Why is it that we love to eat out? What is it we’re really looking for when we go to a restaurant? It can’t be just the food. I can cook for myself. It can’t be because we don’t have to do the dishes if we eat out (although that’s part of it). It’s not for the conversation; we have the same conversation we would have had if we stayed home (except we might try to sound more posh so anyone overhearing our conversation would think we’re more sophisticated than we are). So why do we go? It’s a question I can answer easily only for a handful of restaurants. Places so special that the more obvious question is: why wouldn’t you eat here? Cafe Porta Alba (or CPA for short), which was in downtown Madison, before recently relocating to Hilldale, is one of those places.
Tastes vary wildly. That’s a good thing. Imagine how drab the world would be if we all liked the same movies, read the same books, used the same toothpaste. I have a friend that genuinely thinks that The House Bunny was the funniest movie of the decade, whereas I wanted to tear out my eyes and stuff them in my ears to make the movie go away. Hurray for diversity. So I’m not going to try to make you love Cafe Porta Alba. I will tell you why I love it though. It starts with the food of course. More on that later. It also has a lot to do with the owners, Vincenzo and his wife Stephanie. They are as kind and welcoming as it’s possible to be. It also has something to do with my personal history with the restaurant. I haven’t always been a “food nerd” (I heard Tony Bourdain say this, I prefer it to the loathsome ‘foodie’). Right as I was starting to discover real food (as opposed to the stuff I ate at the time), I ate at CPA for the first time. I’m not sure I knew it at the time, but that period was a turning point for me. I probably would have ended up the way I am anyways even if I never ate at CPA, but I can’t be sure.
If you’ll bear with a mild digression; two of my favorite writers (Walter Moers and Gene Wolfe) separately talk about a concept that Moers calls the Golden List, and Wolfe calls the Book of Gold. In Moers’ The City of Dreaming Books, the books on the Golden List are the rarest of the rare– the most precious and sought after jewels of the literary world. Gene Wolfe’s Book of Gold is a similar, but more personal version of the same concept. Wolfe’s Book of Gold is a book that you come back to time and time again, if only the hold it, to study the cover, to flip through the pages. Something that becomes so familiar to you that it becomes part of who you are. There are books like this, just as there a songs, and places, and food.
And finally, on to the good part:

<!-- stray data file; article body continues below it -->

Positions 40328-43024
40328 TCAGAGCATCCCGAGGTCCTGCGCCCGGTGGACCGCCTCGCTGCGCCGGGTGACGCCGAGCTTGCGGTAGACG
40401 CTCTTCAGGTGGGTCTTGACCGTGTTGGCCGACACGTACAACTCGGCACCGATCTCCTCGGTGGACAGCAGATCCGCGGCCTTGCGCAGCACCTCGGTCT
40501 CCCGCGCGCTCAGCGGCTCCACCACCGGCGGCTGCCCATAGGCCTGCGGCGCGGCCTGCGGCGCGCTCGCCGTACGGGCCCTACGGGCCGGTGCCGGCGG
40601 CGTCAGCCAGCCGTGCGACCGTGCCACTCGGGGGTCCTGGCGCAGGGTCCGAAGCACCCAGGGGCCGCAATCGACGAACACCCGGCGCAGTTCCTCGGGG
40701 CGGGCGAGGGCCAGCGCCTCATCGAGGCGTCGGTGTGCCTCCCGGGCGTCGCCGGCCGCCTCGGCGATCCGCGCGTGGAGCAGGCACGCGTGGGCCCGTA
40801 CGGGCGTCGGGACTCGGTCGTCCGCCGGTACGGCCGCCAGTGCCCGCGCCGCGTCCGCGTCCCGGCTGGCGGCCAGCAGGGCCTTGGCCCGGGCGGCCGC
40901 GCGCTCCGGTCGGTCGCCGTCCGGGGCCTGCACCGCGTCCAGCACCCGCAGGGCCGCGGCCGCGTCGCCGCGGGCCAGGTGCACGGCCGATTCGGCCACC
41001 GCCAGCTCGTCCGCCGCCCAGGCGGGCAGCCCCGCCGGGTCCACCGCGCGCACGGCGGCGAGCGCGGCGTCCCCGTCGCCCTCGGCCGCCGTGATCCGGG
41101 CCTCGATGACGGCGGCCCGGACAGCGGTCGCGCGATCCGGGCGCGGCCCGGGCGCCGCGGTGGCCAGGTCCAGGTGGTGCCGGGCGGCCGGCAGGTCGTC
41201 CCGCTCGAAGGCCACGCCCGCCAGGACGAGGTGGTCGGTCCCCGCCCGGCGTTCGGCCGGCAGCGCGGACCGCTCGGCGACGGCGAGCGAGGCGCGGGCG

Pictured above on the left is decumani . Tomato, olives, mushrooms, and cheese layered around the outside of a pizza dough. A cross was cut in the center of the pizza and the flaps were folded over to create a ring. It is then finished off with greens, fresh mozzarella, parmigiano reggiano & balsamic vinegar. This is not on the menu yet, but I think they are planning on having it as a special, once things have settled down. On the right we have gnocchi, which we shared before our pizzas. I guess I’ve never had good gnocchi before because I’ve never been impressed, but this was divine. They were so tender, their texture was almost gelatinous. Not at all the heavy, pasty, dumpling texture of other gnocchi I’ve had. They were drowned in a four cheese sauce (parmesan, mozzarella, ricotta & gorgonzola) and topped with raddicchio. The crispness of the cabbage was the perfect counterpoint to the soft, jelly feel of the gnocchi.
And finally, what you’ve all been waiting for. CPA serves authentic Neapolitan style pizza. If you’re interested in knowing exactly what that is, check out the website for the Associazione Verace Pizza Napoletana, the trade association that certifies restaurants (including CPA) as authentic. You should also check out Jeff Varasano‘s website. Jeff is one of the most knowledgeable people on the internet when it comes to Neapolitan pizza. Oh, and he’s also recently started his own pizzeria in Atlanta, GA. If you’re not interested enough to click those links, suffice it to say that this is not typical American pizza. It is not covered in 2 pounds of cheese and toppings. That’s not to say anything bad about American pizza– I love 2 pounds of cheese as much as any other healthy, normal Wisconsinite. Just to say that this is not that. The heart and soul of the Neapolitan pizza is the crust. The crust should be chewy (not crisp) with a light char on the bottom. The middle of the pizza should be the thinnest part, and should be slightly soft from the moisture from the cheese and tomato. Everything on top is done with subtlety. Simple tomato sauce, chucks of fresh mozzarella, a few leaves of basil, and a little drizzle of olive oil. Nothing to overpower the texture or flavor of the crust.
Starting in the upper left and moving clockwise we have pizza margherita con salame (tomato sauce, mozzarella, basil & salami), pizza margherita (same, no salami), pizza napoletana (same with anchovies), and pizza alpina (walnut puree, fontina cheese & mushrooms).
Neapolitan pizza has been growing in popularity in the US over the last few years. Nowadays there are Neapolitan style pizzerias in most cities and over 30 VPN certified authentic’ places in the country. I imagine that over time more and more will spring up. This may make the food served at Cafe Porta Alba less rare, but it won’t make the experience any less special.
*By the way, we took a picture of Jesus, the pizzaiolo, in front of the oven. I’d hate to disappoint him by not including it! Especially since he has probably cooked me more dinners than Leslie has.
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